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The story of Indian and white relations on the Lower Klamath has important historical, economic, and sociological ramifications. The Indians in northwest California found themselves in the early 1850s engulfed by a flood of miners, adventurers, and packers. Despite the efforts of Colonel McKee, war came. In 1855 as a result of the Red Cap War, the Klamath River Reservation was established, with its agency at Wau-Kell. During the years, 1855-1861, the Yurok were encouraged to develop self-sufficient agricultural communes. These gave every promise of success. Other Indians were moved onto the Reservation. The Tolowa, having engaged in blood feuds with certain of the Yurok villages, refused to stay. After the massacre of February 1860, the surviving Mad and Eel River Indians found the Reservation a haven of refuge.

The floods of 1861-62 destroyed the Wau-Kell Agency and devastated the farms, causing the agency employees to abandon the Reservation. While the Mad and Eel River Indians were moved to the newly established Smith River Reservation, the Yurok remained on the Klamath. For the next 15 years, the Department of the Interior seemingly forgot about its reserve on the Klamath, and the Yurok were permitted to shift for themselves. In the 1870s squatters moved on to the Reservation, and the Department of the Interior was compelled to call on the army to evict the trespassers. Unlike most reservation Indians, the Yurok had not been dependent on the government, and they had been compelled to make their own way. By the time the Congress enacted legislation in 1892 abandoning the Klamath River Reservation and permitting the Yurok to take up allotments, they had abandoned many of the customs of their fathers and had adopted the way of life of the white man. Economically the Yurok were better off than most reservation Indians, who had suffered from an excess of paternalism. Today the Yurok, though the number of full-bloods is limited, have been integrated into the economic and social life of the region.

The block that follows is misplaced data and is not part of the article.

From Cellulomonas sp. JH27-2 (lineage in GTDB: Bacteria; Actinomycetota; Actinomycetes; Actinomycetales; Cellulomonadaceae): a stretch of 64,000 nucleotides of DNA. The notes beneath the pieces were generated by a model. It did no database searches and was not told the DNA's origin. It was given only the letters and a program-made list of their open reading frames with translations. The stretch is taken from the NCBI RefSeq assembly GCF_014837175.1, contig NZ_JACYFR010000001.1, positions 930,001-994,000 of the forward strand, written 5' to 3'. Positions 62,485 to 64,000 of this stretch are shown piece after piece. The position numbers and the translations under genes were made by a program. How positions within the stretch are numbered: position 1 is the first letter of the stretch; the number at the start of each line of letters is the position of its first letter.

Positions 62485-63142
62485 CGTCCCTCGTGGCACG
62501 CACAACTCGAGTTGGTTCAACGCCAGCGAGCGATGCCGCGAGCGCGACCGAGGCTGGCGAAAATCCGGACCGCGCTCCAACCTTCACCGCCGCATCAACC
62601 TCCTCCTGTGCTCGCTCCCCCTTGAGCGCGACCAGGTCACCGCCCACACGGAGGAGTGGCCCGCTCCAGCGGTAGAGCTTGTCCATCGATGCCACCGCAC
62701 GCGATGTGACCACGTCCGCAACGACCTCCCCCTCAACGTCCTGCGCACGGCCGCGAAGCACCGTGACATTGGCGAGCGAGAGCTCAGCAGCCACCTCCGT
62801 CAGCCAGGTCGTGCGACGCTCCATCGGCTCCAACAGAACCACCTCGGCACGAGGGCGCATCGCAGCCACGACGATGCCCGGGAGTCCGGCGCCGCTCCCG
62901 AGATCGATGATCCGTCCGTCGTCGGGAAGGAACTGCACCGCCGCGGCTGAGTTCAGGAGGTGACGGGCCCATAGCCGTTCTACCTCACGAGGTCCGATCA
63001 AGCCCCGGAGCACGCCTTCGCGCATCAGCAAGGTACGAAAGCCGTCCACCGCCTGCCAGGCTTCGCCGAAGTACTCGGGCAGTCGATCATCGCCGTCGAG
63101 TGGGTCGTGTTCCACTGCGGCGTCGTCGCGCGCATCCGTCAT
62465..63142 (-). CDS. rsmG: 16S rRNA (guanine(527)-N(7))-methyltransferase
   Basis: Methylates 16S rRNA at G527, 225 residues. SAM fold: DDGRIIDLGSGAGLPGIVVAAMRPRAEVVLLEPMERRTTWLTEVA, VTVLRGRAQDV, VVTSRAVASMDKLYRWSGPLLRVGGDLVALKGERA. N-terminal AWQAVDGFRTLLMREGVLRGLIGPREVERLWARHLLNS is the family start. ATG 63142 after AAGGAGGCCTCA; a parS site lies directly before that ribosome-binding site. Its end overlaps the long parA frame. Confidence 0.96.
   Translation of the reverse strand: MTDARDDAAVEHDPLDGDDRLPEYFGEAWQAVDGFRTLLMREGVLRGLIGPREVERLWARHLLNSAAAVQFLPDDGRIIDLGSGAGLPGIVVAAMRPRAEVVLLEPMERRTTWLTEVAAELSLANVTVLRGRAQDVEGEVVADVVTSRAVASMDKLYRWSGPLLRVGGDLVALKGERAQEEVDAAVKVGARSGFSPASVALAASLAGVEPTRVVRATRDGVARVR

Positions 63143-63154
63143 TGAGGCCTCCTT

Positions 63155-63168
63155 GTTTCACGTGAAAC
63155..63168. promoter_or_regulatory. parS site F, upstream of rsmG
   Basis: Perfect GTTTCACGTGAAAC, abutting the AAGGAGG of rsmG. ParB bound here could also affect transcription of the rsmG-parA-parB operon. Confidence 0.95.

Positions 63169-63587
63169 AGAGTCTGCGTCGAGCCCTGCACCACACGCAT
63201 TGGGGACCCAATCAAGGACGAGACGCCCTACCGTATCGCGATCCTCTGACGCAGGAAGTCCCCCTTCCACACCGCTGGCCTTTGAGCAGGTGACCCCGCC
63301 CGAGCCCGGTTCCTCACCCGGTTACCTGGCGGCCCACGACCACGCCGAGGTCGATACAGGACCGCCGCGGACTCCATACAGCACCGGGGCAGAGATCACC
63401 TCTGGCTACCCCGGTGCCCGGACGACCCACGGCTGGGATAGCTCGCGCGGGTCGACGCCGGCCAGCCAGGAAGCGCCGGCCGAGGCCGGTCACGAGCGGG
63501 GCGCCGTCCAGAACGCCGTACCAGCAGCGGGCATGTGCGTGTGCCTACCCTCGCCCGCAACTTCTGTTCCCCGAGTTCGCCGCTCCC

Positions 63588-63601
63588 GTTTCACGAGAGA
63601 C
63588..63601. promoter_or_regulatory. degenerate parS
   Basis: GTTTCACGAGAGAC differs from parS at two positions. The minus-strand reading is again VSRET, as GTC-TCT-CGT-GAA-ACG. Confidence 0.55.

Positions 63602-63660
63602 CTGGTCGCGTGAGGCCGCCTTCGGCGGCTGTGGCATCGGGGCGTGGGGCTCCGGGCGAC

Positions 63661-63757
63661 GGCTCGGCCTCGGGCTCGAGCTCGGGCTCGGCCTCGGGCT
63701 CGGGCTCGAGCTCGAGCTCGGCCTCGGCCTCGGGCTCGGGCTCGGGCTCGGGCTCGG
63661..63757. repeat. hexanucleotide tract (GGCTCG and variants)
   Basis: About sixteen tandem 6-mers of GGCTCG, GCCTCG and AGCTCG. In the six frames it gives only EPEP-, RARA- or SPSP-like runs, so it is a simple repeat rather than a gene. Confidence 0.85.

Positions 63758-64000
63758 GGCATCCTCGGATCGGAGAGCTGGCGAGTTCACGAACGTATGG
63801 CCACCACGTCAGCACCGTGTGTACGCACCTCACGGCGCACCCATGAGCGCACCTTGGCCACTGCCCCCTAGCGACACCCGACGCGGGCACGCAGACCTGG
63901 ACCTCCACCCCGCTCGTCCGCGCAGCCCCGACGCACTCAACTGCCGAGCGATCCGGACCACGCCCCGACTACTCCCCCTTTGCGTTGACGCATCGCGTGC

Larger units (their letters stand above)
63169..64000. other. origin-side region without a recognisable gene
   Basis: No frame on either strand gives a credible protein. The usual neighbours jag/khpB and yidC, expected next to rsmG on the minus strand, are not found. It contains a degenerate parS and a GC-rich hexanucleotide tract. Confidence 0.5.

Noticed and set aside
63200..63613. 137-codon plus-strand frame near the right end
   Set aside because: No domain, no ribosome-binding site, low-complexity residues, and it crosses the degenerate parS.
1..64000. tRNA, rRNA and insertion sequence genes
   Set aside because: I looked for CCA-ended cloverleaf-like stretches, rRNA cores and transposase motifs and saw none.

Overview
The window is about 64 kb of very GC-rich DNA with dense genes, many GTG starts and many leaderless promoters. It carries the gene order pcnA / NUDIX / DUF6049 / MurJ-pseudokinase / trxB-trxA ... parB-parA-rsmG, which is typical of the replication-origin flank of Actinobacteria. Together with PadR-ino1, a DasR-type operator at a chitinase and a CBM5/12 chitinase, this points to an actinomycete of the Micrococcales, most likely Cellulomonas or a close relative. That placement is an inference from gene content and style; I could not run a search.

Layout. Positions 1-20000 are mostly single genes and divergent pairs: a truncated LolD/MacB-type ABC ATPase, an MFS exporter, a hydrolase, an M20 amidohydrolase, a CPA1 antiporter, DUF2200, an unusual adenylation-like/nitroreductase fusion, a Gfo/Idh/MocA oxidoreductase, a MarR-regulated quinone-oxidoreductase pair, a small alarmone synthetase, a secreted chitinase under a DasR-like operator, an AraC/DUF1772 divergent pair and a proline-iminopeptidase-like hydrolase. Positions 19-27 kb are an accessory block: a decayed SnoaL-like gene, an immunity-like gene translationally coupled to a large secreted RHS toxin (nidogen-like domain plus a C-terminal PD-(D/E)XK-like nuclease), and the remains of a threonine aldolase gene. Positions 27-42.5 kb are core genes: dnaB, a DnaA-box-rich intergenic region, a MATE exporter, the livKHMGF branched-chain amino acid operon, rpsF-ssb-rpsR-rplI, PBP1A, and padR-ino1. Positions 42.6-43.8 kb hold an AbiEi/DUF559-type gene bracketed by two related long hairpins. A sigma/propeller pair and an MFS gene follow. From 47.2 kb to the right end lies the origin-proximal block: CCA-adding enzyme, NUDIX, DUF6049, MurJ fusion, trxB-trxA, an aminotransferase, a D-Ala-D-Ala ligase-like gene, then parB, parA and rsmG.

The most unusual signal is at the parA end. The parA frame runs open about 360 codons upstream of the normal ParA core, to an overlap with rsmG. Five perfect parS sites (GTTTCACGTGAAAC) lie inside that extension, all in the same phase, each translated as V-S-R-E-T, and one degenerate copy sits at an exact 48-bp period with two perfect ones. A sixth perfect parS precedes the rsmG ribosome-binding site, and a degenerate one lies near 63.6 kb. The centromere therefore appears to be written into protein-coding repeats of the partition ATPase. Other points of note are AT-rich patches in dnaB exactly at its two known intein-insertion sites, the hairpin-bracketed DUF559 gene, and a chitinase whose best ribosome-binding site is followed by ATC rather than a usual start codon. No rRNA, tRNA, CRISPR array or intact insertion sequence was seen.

As the former Klamath River Reservation played an important role in the political, social, economic, and military history of the area, the portion included in Redwood National Park should be designated Class VI Land. The best site on which to tell the story of the Klamath Indian Reservation would be at Wau-Kell Flat. If it is impossible to acquire Wau-Kell Flat, the story of the Reservation should be interpreted at both the Park Visitor Center and at an interpretive station near Dad's Camp.

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Last Updated: 15-Jan-2004